If you are not sure what the load test really reveals,  but you are sure the battery has exceeded its guaranteed life,  then the wisest choice is to presume it has gone “bad” from old age.  Just buy a new one.  It is just not worth the trouble to “coddle” an over-age battery any further than when it first shows signs of failing.


None of this advice applies to anything but lead-acid batteries used to start engines.  Batteries that power hand tools,  and batteries used in hybrid vehicle propulsion,  are SPECIFICALLY EXCLUDED from this discussion! 

Routine Maintenance

If you have filler caps,  then open them every several months to a year,  to check fluid levels in the cells.  If they are low,  refill them to the mark with clean,  pure water.  Use distilled water,  if your local water supply is mineralized.  If your water is “soft”,  then tap water will serve as well as anything. 

Otherwise,  there is just not very much to do,  except keeping the corrosion crud off the connections.

Be sure to put an idle battery on charge every so often,  if it sits for months at a time without any use.  They do self-discharge over time (3-6 months max).   Keep the charging current low (under 4 amp).  Charge for around 12-24 hours,  but no more.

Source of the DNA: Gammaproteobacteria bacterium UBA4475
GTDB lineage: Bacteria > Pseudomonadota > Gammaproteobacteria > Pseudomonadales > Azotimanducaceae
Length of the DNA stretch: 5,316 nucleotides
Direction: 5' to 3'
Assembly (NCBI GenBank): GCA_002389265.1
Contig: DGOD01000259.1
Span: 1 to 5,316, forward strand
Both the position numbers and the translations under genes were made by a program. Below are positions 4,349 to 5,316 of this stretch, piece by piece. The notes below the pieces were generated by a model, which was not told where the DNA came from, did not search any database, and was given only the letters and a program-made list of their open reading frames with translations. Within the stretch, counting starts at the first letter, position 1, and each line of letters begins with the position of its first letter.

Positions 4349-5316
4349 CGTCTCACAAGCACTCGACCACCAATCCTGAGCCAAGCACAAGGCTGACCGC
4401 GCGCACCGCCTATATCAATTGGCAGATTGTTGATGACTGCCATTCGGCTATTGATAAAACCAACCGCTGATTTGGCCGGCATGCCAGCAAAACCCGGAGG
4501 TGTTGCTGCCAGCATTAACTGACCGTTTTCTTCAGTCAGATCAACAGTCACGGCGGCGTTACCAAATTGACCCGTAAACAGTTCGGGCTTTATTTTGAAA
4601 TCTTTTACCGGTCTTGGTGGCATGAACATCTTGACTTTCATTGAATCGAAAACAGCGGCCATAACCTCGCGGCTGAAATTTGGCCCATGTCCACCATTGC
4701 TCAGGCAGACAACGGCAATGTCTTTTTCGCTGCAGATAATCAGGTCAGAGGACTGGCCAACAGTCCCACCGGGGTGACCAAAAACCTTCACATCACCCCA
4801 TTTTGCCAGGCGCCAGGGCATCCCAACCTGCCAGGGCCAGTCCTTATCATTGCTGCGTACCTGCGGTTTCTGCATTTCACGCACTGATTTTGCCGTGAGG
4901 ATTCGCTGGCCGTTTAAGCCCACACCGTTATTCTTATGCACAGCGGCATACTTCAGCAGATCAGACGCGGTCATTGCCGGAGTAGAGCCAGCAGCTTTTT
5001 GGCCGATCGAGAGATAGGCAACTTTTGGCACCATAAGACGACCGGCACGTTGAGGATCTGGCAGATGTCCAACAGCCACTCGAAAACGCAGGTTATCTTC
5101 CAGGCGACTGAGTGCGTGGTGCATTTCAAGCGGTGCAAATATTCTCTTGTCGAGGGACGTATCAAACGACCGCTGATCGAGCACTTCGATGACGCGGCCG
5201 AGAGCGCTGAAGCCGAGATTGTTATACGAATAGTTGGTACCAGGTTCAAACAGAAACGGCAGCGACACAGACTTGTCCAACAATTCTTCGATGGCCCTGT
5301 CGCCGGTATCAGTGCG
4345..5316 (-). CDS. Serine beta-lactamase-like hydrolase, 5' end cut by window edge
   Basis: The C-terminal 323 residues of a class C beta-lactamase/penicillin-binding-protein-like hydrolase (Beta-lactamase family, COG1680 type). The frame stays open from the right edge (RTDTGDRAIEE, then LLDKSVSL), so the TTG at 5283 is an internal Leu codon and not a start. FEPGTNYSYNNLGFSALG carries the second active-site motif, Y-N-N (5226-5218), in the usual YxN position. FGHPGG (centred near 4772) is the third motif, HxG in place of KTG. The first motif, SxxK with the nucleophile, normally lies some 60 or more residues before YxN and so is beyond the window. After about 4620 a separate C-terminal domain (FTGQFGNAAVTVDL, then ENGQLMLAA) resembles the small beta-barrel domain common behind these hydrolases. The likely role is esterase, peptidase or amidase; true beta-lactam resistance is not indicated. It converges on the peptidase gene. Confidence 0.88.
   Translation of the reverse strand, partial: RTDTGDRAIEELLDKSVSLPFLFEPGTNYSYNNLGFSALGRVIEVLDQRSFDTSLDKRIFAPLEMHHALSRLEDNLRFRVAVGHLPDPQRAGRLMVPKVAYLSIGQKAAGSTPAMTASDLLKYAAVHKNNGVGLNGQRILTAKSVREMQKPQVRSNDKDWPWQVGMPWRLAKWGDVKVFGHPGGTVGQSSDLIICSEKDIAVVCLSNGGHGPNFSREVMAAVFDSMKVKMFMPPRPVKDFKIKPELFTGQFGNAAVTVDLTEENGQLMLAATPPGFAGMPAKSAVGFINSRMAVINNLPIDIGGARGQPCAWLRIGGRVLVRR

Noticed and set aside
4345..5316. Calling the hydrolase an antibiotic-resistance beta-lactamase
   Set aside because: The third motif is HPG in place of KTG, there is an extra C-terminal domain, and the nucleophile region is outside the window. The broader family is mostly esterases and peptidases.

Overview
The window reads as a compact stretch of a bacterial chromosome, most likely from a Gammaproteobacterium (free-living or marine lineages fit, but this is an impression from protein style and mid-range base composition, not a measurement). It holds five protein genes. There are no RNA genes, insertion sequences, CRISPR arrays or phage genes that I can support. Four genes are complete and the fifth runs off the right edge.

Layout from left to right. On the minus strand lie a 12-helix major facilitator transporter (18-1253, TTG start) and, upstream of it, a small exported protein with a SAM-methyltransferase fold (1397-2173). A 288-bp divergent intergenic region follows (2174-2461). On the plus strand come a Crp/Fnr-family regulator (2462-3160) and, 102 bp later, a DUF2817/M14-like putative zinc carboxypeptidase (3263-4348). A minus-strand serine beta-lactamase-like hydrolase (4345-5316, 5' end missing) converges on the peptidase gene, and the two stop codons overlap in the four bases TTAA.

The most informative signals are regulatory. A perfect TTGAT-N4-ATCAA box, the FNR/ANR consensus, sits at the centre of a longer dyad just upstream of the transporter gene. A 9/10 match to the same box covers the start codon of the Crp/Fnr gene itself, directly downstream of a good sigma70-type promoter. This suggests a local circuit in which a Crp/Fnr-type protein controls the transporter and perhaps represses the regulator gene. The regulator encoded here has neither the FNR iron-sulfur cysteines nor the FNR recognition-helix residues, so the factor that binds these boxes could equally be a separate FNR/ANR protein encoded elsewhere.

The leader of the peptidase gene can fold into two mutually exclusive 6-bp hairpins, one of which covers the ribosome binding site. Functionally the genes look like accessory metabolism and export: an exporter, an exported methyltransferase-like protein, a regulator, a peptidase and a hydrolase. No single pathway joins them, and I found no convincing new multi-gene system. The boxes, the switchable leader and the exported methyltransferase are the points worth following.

Thursday, July 16, 2020

The White House vs Fauci

The President’s track record leading the country through this pandemic crisis is,  shall we say,  NOT stellar.  It has been a long time since Dr. Fauci has actually even been seen at an official White House function,  and here of late,  White House advisors have been bad-mouthing Dr. Fauci in public. 

There is a prior track record of that from Mr. Trump himself,  despite his claims to the contrary in his most recent press conference.  And yet it is Dr. Fauci that tells us the truth about this crisis,  when the White House will not.  I certainly would be more likely to believe what Dr. Fauci has to say,  by far. 

So,  I came up with this.  You may download and use it,  if you wish.  It needs to be seen at every political rally from now to the November election,  including on the faces of protestors at Trump rallies.

Wednesday, July 15, 2020

Another Milestone

On 14 July 2020,  I hit 70 years old. My wife found the perfect birthday card for me.  I have to share it.